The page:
Ahhh…To patent or not to patent? – That is the question.
I couldn’t count the number of new inventors that start their story by talking about how they ran straight to a patent attorney the morning after they had this great epiphany of an idea they know will change the world as we know it.
In fact, this is so epidemic I wanted to take a moment to talk about ways to protect your new found innovation without spending a fortune on a device that often amounts to simply a very expensive stroke of your ego.
After all, if someone walked up to you with any other document that had your name on it and said “Pay me $10,000 and you can hang this on your wall” you would no doubt say No Thanks. But for some reason with a patent it’s different. Inventors always want to say “Yes” often ending up with the same net result.
So what other options do you have? Several
Nothing – you can do nothing. In fact nothing is a good option for many “inventors” simply because like a headache, the excitement of this new idea will eventually pass, and you can go back to watching that football game.
An Inventor’s Notebook – We did a post not long ago about the proper way to structure an inventor’s notebook so it will protect your idea in court. It’s not hard, very effective, and only about $3.99
A Copyright – In the US copyrights are automatic and their basic protection is FREE. In a nutshell, everything you develop in both 2D and 3D is automatically copyrighted the moment it is created. From your sketches, to your prototype, the protection is in place without doing a thing. That being said, we recommend you check with an attorney to ensure you are documenting things correctly, and evaluate the need to file a formal copyright on your particular project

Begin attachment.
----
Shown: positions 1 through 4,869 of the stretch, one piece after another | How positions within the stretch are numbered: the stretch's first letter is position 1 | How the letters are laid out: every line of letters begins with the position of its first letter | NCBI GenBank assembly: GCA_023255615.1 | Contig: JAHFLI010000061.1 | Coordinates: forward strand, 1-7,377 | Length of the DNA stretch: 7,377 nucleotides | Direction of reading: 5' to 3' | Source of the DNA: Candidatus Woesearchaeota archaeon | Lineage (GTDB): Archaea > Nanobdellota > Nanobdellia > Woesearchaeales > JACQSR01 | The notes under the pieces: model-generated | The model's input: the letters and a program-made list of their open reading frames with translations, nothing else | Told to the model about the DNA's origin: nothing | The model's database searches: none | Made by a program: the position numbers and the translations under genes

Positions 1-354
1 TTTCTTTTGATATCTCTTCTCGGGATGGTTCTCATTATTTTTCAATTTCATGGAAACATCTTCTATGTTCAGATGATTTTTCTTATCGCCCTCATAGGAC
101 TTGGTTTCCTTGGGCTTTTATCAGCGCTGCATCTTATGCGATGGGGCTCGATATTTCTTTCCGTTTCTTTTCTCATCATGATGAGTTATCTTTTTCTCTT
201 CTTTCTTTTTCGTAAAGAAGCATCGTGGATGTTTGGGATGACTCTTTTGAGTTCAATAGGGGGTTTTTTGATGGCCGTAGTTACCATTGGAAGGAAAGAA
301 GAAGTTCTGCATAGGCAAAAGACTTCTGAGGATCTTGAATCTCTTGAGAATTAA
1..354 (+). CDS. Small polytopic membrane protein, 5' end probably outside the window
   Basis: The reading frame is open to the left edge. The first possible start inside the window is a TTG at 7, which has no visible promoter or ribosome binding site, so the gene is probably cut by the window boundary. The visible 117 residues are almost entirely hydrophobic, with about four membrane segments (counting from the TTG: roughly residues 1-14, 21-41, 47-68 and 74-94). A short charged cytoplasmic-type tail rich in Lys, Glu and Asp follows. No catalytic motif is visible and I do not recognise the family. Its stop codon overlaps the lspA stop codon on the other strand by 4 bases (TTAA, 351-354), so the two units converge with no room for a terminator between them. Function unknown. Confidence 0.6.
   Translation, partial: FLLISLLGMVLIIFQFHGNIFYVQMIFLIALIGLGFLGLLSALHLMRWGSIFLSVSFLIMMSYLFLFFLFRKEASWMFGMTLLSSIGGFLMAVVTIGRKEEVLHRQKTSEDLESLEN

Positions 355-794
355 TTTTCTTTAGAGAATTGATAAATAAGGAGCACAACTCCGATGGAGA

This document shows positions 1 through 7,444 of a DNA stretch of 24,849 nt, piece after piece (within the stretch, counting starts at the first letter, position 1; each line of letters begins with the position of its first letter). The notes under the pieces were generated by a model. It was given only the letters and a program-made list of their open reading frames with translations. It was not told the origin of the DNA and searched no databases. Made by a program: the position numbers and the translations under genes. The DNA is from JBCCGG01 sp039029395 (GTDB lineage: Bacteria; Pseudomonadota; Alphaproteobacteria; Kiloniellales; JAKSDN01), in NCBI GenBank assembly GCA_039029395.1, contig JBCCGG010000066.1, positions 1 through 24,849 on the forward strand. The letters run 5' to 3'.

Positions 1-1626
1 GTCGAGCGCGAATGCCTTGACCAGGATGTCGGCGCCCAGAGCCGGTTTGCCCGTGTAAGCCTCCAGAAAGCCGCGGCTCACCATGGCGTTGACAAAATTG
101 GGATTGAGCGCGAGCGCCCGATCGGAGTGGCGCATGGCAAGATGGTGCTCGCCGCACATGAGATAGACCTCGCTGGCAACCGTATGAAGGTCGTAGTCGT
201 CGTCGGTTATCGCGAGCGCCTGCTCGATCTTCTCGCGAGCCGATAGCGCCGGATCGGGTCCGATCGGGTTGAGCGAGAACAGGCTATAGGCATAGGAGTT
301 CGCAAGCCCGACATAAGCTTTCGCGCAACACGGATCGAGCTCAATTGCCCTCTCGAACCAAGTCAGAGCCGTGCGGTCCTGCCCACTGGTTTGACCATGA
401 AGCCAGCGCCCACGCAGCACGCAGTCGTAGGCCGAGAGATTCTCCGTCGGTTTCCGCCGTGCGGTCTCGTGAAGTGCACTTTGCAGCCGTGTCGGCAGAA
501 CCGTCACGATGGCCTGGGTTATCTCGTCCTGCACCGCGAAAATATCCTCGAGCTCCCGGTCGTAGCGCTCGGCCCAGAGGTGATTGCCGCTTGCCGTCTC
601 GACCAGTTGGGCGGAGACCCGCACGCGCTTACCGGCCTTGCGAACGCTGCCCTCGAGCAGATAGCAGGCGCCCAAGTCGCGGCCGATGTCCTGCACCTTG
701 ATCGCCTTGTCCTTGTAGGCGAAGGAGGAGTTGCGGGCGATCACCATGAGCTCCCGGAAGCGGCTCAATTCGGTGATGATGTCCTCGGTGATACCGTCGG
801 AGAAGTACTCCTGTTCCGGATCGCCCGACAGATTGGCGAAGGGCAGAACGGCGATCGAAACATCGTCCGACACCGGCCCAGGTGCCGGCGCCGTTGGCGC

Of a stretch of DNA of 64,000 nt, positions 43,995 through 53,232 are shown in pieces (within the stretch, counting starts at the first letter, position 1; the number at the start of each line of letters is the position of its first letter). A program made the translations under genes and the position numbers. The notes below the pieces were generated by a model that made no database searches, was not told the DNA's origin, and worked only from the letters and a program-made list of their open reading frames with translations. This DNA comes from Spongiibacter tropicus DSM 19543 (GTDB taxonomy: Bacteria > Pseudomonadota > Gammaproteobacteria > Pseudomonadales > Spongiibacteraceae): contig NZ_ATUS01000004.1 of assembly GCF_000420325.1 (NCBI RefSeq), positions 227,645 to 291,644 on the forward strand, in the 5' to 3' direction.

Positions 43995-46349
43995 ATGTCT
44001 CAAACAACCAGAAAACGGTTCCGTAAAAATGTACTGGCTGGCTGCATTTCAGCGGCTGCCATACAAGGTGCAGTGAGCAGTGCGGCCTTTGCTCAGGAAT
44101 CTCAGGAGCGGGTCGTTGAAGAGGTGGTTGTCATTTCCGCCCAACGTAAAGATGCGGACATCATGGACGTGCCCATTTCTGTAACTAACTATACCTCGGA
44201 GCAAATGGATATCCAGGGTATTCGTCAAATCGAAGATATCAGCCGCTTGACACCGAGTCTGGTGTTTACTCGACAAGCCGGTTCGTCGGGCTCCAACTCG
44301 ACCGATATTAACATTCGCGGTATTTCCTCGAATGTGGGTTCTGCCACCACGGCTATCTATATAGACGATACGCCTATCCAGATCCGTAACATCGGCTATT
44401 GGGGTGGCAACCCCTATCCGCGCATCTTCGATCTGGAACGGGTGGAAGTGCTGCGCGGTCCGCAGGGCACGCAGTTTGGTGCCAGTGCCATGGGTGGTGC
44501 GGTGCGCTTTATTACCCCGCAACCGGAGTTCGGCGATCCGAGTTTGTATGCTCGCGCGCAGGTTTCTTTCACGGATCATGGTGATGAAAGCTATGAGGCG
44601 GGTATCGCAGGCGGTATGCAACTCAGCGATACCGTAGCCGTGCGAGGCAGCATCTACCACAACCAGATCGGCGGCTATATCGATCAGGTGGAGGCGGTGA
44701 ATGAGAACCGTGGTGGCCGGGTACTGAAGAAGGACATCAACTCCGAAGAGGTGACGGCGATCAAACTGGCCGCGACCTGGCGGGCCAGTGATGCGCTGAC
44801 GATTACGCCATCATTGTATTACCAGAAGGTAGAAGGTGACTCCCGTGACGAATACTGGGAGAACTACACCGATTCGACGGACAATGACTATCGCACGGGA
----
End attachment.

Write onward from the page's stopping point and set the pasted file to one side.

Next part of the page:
A Non Disclosure Agreement – An NDA is a contract for secrecy. Very simply stated it contracts the signers into keeping secret the information provided each party. In the world of inventing it is often much more effective a protection than a patent. You see, a “patent application” is worthless in any effort to exercise your rights of protection. In fact, it’s often 3 or 4 years after your file date that you will enjoy any protection from your “awarded patent”, and even then only the level of protection you can afford to peruse in court. The reason a simple NDA is often more effective to an inventor is because once you have a well written NDA you can use it over and over at no cost. It also turns your innovation into a “trade secret” protected by the terms of the NDA and enforceable the moment it’s signed – not 3 or 4 years down the road. The party who signed your NDA could not rip you off without violating trade secret law and being subject to civil prosecution.
Now, please don’t get me wrong – Patenting a really great, commercially viable, and financially worthwhile innovation is sometimes a great idea - However, patenting an “Idea” that you don’t yet know to be commercially viable or financially worthwhile is often just a waste of your time and money.
As with all legal documents, we highly recommend you consult an attorney.